This Young Fragrance House’s Perfumes, Rich With Floral Notes, Are Made Entirely by Hand in San Antonio

Alexander Freeling
·3 min read

It’s commonly said that scent is personal, but for Holly Tupper, the founder and nose of Cultus Artem, a boutique fragrance house based in San Antonio, TX, that is true in a multitude of ways. In addition to developing the range of rich natural scents, Tupper personally oversees everything from production to packaging.

The entire brand—design studio, salon, lab, production and packaging facility—is vertically integrated and housed in a single building, constructed in 1921 as a telephone exchange. It’s like walking into a laboratory wedged inside an art museum: On one floor, pristine rows of test tubes and instruments; the next is full of paintings and design documents; on another, a library of individual scent ingredients and a nineteenth-century copper bathtub (a gift from the building’s previous occupant, an antiques dealer). Many brands outsource production to third parties, Tupper explains, which makes her one-woman show particularly unique.

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Cultus Artem is shaped by Tupper’s background, which includes painting and fashion design, jewelry making and bond trading everywhere from New York and New Orleans to Grasse and Singapore. Her diverse resume provided surprisingly good training for her current venture. Searching for extremely pure pigments as a painter informed how she thinks about blending fragrances; working with individual stonecutters as a jeweler led her to seek out independent family distillation companies. Most simply, the perfumes themselves are inspired by Tupper’s aromatic encounters around the world.

Champaca, for example, has its origins in Tupper’s morning runs in Singapore, where she discovered a distinctive but unfamiliar floral note in the air, emanating from a local cemetery. The olfactory memory stayed with her until a chance encounter with it in a Balinese market, where she learned it was champaca, a fragrant South Asian magnolia sometimes called the yellow jade orchid tree. Hand-harvested wild champaca oil is central to the finished fragrance, which is enriched with ylang-ylang, davana and violet.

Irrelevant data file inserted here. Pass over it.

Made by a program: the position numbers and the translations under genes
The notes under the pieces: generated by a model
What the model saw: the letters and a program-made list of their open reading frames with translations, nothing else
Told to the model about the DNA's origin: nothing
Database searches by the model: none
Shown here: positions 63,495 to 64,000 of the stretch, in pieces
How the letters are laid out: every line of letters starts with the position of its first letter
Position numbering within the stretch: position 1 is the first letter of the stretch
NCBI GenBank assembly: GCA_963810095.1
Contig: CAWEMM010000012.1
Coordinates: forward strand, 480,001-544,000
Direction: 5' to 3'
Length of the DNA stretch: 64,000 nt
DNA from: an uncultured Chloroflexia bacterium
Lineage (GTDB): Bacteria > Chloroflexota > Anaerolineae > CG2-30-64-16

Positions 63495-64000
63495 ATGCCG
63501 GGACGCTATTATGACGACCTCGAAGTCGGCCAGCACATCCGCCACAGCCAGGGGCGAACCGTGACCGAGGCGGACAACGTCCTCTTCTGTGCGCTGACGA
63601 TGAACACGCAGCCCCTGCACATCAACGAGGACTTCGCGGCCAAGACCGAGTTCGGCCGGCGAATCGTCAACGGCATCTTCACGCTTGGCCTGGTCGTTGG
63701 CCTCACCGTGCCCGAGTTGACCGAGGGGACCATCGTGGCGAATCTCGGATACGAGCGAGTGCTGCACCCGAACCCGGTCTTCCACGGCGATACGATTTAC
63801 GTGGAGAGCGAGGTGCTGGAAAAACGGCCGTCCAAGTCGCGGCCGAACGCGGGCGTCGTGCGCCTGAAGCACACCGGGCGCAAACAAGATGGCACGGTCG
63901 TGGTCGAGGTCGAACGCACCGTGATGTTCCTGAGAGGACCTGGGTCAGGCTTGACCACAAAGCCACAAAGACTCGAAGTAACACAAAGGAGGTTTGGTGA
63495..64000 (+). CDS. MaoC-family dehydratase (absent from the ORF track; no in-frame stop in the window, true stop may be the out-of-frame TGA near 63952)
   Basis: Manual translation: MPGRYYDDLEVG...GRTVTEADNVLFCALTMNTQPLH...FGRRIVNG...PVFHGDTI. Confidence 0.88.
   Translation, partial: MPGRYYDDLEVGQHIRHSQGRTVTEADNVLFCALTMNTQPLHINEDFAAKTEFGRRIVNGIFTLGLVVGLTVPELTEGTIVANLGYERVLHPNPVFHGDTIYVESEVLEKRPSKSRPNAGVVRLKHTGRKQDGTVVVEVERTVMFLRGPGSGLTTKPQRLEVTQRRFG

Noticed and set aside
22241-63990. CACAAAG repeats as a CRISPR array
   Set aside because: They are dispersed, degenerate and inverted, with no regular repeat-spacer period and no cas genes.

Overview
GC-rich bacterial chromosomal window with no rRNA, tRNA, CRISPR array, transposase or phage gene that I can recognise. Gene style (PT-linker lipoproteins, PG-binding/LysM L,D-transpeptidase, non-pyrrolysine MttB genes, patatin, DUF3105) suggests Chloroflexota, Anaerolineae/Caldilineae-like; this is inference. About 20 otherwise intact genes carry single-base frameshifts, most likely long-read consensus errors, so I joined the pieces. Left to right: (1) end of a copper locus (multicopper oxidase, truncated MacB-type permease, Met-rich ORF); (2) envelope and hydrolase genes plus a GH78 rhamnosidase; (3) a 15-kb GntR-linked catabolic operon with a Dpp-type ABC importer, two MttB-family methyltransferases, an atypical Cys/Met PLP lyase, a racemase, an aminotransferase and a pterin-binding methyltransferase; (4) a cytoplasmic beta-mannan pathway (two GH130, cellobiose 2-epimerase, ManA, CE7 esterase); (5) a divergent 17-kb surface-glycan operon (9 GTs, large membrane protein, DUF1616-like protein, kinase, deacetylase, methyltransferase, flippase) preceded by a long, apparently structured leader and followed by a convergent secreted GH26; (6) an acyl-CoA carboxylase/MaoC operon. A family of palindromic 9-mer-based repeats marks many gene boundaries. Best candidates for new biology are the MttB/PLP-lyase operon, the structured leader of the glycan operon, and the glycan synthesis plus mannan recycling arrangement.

Fragrance is as deeply personal to wearers as it is to makers. It lingers on the skin and announces oneself to the world. Tupper laments the blandly pleasing, impersonal products that dominate the market. Her collection is made of strong, distinctive characters. “I wanted to make something for people who have made their minds up about who they are,” she says.

Finding your scent, like finding yourself, is not always straightforward. Tupper points out that the gendering of scents is a recent invention of marketing: Brut, after all, is a wildly popular masculine floral. And in any case, she explains, with natural scents in particular, skin chemistry plays a huge role. A spicy floral, like her Tuberosa, can smell delicate and sweet on one body but sensuous and bold on another.

A fragrance display in Cultus Artem's salon.
A fragrance display in Cultus Artem's salon.

The collection is packed with emphatic florals such as Amara, heavy with orange blossom, and Alba, drawing on magnolia and rose, but also features some innovative vegetal combinations. Ilex is a tea scent that departs from the familiar black tea-and-wood formula by combining the tannic power of South American mate leaf with smoky jasmine and a glint of neroli. Best of all might be Vetiveria, which stands out amongst the many vetiver scents that shimmer then fade, presenting real Haitian vetiver with a powerful, smoky backdrop of woods and a sharp note of lentisque.

This collection represents fifteen years of perfume development and inspiration, but Tupper shows no sign of slowing down. The morning we spoke, she was launching a luxury skincare range, designed to moisturize the skin while allowing scents to better adhere and project. As with Cultus Artem’s perfumes, it’s made by hand in small batches, packaged and dispatched, all from the San Antonio atelier.

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